One theory of why this sub-plot is working better is that I don’t really care about the characters as much, and so as things start going to hell for them, I really don’t mind and just sort of let it happen. My main characters (the heroes, if you will), however, I care too much about. As a writer I’m not effectively putting their backs against the wall (more clearly stated: The MC should have a simple goal ‘right now’, simple goal right now is being blocked by a clear and present antagonist). I can’t say that this is THE problem I’m working through, but it’s definitely a contributing factor. The characters aren’t being driven from place to place so much as they are going from place to place. It seems to me that this isn’t doing any favors on the overall conflict and rising action.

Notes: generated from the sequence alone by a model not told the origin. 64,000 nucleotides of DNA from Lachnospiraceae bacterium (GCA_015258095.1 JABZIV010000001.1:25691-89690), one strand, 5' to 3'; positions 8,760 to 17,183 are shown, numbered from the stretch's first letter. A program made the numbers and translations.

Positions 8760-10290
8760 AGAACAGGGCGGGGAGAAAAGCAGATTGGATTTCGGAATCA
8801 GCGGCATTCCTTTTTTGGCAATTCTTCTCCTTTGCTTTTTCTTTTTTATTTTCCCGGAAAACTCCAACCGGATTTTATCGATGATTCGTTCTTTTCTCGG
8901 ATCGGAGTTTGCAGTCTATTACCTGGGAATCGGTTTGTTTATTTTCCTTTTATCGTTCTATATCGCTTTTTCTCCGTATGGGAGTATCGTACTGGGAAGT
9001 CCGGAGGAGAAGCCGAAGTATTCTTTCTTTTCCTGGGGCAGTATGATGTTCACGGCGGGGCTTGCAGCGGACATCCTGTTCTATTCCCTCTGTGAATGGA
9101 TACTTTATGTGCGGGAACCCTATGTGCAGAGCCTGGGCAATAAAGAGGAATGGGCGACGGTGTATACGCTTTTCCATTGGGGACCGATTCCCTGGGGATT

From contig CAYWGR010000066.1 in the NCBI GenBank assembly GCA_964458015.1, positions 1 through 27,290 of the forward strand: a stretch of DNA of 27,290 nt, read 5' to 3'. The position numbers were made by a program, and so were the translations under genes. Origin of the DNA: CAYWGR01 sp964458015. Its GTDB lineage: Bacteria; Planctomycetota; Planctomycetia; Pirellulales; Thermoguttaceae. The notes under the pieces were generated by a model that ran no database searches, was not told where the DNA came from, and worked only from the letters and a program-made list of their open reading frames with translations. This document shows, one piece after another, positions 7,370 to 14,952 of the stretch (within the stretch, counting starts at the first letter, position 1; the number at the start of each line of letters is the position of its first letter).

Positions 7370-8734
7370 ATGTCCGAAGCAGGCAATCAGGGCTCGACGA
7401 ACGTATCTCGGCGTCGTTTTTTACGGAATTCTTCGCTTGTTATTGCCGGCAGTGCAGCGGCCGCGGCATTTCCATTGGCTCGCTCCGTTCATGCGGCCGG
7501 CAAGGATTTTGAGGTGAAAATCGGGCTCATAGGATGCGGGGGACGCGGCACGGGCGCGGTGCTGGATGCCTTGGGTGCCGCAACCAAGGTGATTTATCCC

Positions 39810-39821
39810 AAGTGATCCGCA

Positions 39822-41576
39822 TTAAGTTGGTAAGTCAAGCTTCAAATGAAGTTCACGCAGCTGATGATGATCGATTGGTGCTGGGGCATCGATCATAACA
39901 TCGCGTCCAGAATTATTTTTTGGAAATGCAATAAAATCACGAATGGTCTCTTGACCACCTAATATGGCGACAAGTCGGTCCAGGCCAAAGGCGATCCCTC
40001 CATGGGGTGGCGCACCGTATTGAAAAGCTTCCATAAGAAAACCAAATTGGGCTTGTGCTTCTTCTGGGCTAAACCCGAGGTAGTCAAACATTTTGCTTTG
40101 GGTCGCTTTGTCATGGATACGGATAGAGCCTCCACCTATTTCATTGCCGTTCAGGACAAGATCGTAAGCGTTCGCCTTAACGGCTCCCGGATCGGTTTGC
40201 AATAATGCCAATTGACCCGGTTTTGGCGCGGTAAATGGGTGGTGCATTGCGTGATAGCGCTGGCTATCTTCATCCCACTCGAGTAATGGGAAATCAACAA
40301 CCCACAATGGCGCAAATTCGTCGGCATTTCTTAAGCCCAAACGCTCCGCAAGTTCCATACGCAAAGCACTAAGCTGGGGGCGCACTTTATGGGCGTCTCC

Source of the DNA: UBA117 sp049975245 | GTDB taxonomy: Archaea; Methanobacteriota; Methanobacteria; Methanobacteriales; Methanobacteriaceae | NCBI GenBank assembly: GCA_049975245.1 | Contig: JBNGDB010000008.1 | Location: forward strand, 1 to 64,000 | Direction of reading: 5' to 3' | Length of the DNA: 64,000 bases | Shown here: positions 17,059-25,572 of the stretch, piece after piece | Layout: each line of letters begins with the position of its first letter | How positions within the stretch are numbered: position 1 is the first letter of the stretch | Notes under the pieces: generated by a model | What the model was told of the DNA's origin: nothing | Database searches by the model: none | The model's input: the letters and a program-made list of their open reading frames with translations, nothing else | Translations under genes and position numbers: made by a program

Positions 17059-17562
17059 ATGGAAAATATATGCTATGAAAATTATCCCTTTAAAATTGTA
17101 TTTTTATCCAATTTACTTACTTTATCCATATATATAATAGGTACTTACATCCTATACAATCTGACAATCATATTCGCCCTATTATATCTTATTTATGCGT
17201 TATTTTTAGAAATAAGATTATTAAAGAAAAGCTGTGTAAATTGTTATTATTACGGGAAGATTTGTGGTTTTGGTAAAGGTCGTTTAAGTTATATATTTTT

So then what am I going to do about that?

I’ve already started tackling some of the problem bits. The first four or five chapters actually weren’t awful as far as this is concerned. The eleventh chapter, however, is a different story. The night before last, I completely rewrote it. It took the immediate conflict in a different direction that still managed to land the main character in almost the right situation to start chapter 12. The change also did good things for the conflict in chapter 12, which becomes something of a pivotal chapter (it always has been, but it just doesn’t have that feel or flavor yet). In any case, chapter 11 feels vastly improved from what it was, but I won’t know how much better this strategy is until I get to the end and look at the story as a whole.